Texas District Pilots Desmos as Alternative to Graphing Calculators

Texas District Pilots Desmos as Alternative to Graphing Calculators

“It’s hard to believe, but my students were among the first in the world to do it,” gushes middle school math teacher Cathy Yenca. “And after two test runs prior to testing day, there really weren’t any glitches.”

On April 20th, 600 students attending schools in the Eanes Independent School District in Austin, TX piloted the Desmos Test Mode app during the eighth grade math STAAR assessment. The district provides each student with an iPad for the duration of the school year, which eighth graders can now use in the place of traditional graphing calculators during the exams.

“Desmos is our go-to graphing tool throughout the school year,” says Yenca. So she figured, why not let students use a version of the familiar tool on their state tests?

Yenca collaborated with the Desmos team to create a version of the tool that would be appropriate for STAAR testing. It required stripping some functions. “We turned off example graphs, and a feature that solves quadratic equations,” says Eli Luberoff, founder and CEO of Desmos. They also added a bright blue bar across the top of the screen of the test-compatible app “so that teachers who are proctoring can easily see that students are using the right app,” Yenca explains.

To get permission from the Texas Education Agency to use the iPad app on STAAR tests, the team at Eanes ISD also had to restrict Wifi and camera access during the exams. Using Casper Focus, teachers locked down student iPads, so that only the Desmos application worked.

Desmos offers districts an undeniable upside: the app is free, while TI-84 plus graphing calculators retail for around $115. Luberoff also hopes being available on multiple platforms makes the tool more accessible. He explains, “Since Desmos is on a browser and on a phone, knowing how to use it [on an iPad] isn’t a stumbling block when you get into the test.”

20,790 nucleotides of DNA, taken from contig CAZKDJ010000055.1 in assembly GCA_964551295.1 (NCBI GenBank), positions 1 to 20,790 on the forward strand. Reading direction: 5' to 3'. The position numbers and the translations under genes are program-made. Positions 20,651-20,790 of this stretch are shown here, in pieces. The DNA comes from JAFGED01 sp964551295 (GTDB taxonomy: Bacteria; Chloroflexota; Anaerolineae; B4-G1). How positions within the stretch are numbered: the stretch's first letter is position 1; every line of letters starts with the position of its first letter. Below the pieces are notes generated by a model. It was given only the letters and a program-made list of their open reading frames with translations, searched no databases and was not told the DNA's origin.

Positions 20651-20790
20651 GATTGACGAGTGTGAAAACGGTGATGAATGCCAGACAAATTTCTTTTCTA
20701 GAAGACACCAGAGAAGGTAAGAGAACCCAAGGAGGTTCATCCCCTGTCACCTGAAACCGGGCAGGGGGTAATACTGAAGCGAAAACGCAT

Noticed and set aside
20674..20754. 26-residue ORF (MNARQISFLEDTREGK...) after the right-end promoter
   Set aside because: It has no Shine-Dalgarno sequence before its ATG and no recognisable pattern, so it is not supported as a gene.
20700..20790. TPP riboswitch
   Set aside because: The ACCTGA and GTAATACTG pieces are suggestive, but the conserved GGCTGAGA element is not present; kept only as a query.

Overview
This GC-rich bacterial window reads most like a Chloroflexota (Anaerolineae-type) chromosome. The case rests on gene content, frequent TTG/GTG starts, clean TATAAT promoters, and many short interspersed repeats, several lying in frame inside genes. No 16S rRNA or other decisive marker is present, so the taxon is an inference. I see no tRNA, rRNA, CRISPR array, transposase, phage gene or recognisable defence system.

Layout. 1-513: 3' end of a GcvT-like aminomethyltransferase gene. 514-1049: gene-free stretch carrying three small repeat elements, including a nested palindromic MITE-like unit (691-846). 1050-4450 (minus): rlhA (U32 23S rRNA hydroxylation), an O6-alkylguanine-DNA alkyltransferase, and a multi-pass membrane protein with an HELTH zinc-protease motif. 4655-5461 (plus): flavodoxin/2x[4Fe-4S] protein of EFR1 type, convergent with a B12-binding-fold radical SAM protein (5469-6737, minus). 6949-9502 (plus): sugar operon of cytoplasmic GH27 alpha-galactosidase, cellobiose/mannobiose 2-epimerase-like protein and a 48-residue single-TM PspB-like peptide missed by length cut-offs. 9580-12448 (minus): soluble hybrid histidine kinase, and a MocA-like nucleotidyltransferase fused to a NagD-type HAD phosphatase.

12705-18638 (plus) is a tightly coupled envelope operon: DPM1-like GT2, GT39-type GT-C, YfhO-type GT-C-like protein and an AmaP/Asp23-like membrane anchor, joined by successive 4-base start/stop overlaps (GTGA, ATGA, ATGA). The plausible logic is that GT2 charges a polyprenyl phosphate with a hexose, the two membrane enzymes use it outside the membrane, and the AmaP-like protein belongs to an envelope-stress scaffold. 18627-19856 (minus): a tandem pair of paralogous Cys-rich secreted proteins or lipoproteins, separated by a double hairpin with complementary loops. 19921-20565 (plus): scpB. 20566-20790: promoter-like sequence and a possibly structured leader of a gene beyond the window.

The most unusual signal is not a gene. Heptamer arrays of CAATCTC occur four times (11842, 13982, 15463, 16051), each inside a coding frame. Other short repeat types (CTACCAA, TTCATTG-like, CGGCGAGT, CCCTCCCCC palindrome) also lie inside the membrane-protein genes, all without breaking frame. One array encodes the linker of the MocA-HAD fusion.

Yenca adds that “Desmos is more fluid, more interactive” and more user-friendly than graphing calculators, as “the TI graphing calculator is very pixelated.” And while she reports that most of her 49 students still prefer the TI graphing calculator during the tests, many used both tools.

Two Canadian school districts, in Quebec and Ontario, have also approved Desmos Test App for their students’ exams. And if Desmos’ test app continues its smooth rollout, computer-based testing organizations like Smarter Balanced ought to pay heed, especially after their graphing tools have been described as “confusing” and “primitive.”

As far as Smarter Balanced and PARCC state testing go, Luberoff is aware of the opportunity, but is making no promises for the moment. “Let’s just say we’re in discussions with both organizations,” he coyly tells EdSurge.

Yenca hopes to expand the use of Desmos Test Mode beyond Eanes eighth graders next year. “I also teach Algebra 1, and those students are eager to use Desmos on tests too,” she says.

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